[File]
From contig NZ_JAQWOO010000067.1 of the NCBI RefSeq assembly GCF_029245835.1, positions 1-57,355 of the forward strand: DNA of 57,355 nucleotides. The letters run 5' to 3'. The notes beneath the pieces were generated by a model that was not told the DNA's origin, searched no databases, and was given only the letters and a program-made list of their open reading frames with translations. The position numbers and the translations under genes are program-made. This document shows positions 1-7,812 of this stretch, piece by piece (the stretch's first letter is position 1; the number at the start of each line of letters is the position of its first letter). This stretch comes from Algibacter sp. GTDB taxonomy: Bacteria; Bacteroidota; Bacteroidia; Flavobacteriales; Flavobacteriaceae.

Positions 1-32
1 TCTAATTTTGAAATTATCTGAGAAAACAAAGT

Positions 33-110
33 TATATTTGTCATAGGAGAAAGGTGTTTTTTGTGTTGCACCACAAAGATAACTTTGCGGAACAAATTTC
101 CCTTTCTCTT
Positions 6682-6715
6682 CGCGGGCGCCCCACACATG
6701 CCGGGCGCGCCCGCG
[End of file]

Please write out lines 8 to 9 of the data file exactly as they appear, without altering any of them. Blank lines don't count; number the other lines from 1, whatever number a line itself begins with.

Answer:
6682 CGCGGGCGCCCCACACATG
6701 CCGGGCGCGCCCGCG